Pointing out this year’s theme: think outside the box... and read the signs of our times! Professor Camilleri said that it was consistent with the messages he put forward during his rectorship.  He drew attention to one’s responsibility to make the right choices and challenge that which has become the norm. He invited students to think outside the box and to hone a global vision, to question what is said with an open mind and a different perspective. While completing university with a set of skills was very important, he said, it was not enough. Going back to the previous year’s theme, Rector explained that in order to make an impact, one had to first discover one’s true self and all that one stood for, while seeking to understand what was taking place in the world and reading the sign of the times. He encouraged students to move beyond Malta’s shores and decipher how the country looked ‘from the moon’.
Addressing international students from 71 countries, Professor Camilleri reiterated that we all live in a world laden with opportunities, choices, and also with threat if we make the wrong choices. 

He said new disciplines continued to emerge, discoveries in quantum and astrophysics gave us new insights on how the world and the universe are “wired up”. He observed how social media have been instrumental in bringing down regimes, and yet, Rector remarked, we still had to see if these can be useful at all in building effective democracies.

Rector exclaimed that the way global economics unfolded in the past few years forced the rewriting of economics textbooks. He talked about the impact of climate change, natural disasters, environmental degradation, and war, while we often sat back in the comfort of our sitting rooms wondering when someone else - not us - was going to do something about it. “Never fear change, never refrain from asking a question for fear of the answer”, Professor Camilleri said. “Do not let life pass you by whilst you spectate... Seek to participate, seek to engage, seek to make a difference, cash in on the talents that adorn you... and do so for the benefit of those around you...”
Rector then took his audience on a mental journey to a possible scenario in the future. He explained that at the current rate of growth the computation power of a chip will exceed that of a human brain in between a decade or two from now. It was not outrageous, he said, to predict that probably within the lifetime of today’s freshers, the computation power of microcomputing devices of some form will in time match the grey matter of all humanity put together - all the nine or so billion humans who will inhabit the earth then. There were clearly pros and cons to all this, he said, but it will become increasingly pertinent to ask ourselves what it is that makes us human. This was why, Professor Camilleri said, he wholeheartedly believed in a Bohemian style of education which was not overly utilitarian or prescribed, in the need to invest in the humanities, in creativity, in unbridled innovation, in things of beauty, in things that uplift our hearts and feed our soul with goodness.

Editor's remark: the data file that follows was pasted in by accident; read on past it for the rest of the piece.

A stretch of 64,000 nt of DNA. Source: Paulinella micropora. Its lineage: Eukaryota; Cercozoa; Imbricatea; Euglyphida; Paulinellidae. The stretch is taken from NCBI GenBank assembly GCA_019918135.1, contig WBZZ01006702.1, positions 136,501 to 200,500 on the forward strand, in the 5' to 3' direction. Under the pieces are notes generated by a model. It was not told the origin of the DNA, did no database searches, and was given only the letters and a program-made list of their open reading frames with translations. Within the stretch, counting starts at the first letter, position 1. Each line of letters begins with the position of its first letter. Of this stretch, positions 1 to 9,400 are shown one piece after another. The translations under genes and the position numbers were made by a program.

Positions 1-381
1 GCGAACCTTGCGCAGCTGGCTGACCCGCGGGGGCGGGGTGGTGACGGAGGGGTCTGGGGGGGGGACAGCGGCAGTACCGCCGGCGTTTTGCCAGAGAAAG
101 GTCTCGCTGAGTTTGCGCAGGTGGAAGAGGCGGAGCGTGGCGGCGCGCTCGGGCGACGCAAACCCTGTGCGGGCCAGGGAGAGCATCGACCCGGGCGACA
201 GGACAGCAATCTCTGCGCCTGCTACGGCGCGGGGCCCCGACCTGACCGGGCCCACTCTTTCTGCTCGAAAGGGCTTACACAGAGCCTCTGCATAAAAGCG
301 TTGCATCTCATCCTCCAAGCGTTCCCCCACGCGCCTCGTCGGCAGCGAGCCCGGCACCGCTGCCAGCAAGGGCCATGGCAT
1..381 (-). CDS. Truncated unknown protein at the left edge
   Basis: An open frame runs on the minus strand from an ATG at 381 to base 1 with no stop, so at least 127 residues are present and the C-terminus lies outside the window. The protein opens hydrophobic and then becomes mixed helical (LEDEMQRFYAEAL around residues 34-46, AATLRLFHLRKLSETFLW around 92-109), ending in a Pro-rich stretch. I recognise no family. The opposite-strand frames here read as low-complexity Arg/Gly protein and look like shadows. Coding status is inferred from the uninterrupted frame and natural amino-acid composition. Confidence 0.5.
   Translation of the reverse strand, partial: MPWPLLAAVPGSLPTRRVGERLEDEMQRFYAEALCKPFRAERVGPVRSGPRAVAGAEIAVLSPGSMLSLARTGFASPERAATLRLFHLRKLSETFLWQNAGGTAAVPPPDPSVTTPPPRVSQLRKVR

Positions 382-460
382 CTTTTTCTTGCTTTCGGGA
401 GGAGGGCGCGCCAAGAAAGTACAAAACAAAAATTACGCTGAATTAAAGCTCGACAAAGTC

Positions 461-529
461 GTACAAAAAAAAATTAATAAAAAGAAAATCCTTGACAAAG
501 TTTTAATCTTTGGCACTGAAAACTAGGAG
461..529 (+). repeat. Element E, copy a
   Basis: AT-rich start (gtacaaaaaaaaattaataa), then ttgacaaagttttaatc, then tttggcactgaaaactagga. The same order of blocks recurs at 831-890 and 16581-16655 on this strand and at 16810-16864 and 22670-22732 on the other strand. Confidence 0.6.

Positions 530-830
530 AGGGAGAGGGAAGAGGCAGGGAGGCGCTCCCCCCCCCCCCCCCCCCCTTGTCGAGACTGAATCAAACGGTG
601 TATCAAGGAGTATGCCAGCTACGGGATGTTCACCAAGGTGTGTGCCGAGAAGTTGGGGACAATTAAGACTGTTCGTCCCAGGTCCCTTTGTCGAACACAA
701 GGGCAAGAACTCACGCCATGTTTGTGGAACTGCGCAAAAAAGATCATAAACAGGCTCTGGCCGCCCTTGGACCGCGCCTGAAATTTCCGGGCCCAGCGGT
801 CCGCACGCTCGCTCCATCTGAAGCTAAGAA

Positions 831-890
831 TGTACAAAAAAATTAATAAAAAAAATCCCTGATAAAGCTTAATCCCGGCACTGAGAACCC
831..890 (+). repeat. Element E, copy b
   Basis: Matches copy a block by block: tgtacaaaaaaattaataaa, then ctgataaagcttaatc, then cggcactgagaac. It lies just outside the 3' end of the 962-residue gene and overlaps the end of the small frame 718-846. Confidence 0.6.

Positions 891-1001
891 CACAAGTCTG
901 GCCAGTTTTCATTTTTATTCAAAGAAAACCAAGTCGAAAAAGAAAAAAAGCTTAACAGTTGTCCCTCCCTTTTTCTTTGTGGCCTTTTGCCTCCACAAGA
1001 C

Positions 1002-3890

Professor Camilleri referred to this being his last nine months after 10 years serving as Rector. He pointed out that he was the 80th rector in the University of Malta’s 420 years history. At this point he thanked all his collaborators for being there to help him steer the University during his Rectorship. He concluded by appealing to the student and alumni community to always be proud of their Alma Mater – cherish its outstanding past and help build a brighter future.

Opening Ceremony 2015-16

Opening Ceremony 2015-16

 

01 October 2015



Rector's Speech: Opening Ceremony for Academic Year 2015/16

Diskors tal-Ftuħ tar-Rettur

ħares lejn id-dinja mill-qamar... u agħraf is-sinjali ta’ żminijietna! 
think outside the box... and read the signs of our times!

Kanċillier, Ministru, Membri tal-Kunsill, membri tal-korp akkademiku, ħaddiema tal-Università, għeżież studenti tal-Università u tal-Junior College ...

Hu ta’ pjaċir kbir għalija li għal darb’ oħra qiegħed nilqagħkom hawn illum għal sena akkademika ġdida. 

Din is-sena, is-sajf kien pjuttost stramb... bi sħana qalila u b’tidlik f’Lulju … b’xita u sajjetti qajla wasal nofs Awwissu [li l-anqas lil San Gejtanu ma ħallew bi kwietu] … u f’Settembru filli ried jaħraqna, filli jxarrabna, u ħafna drabi jtajjarna … ta’ kuljum ma tafx jekk is-sajf hux dieħel jew ħiereġ! 

F’żgħożiti kont naħseb li jekk stajt inserraħ moħħi fuq xi ħaġa din żgur kienet fuq it-temp sajfi Malti. Iżda llum, forsi għax xjaħt kemmxejn, naf li fil-ħajja l-unika ħaġa li fil-fatt tista’ sserraħ moħħok fuqha hi l-bidla, f’ċiklu wara l-ieħor tal-ħajja.

Issa saħansitra s-sajf Malti m’għadux dak li kien dari!

Għeżież studenti u kollegi, din ġurnata ta’ ferħ... qegħdin ngħixu lkoll f’dinja eċitanti ta’ bidla, bidla li qiegħda sseħħ b’għaġla kbira... forsi xi wħud iħossu li b’għaġla żejda. Iżda d-dinja mhi ser tieqaf tistenna lil ħadd!

Il-bidla minnha nnifisha mhix ħaġa ħażina... altru... xogħolna bħala skulari u akkademiċi hu li dejjem infittxu dak li hu ġdid, l-innovattiv, l-għerf li jtejjeb il-ħajja, li jiftaħ l-imħuħ u l-orizzonti.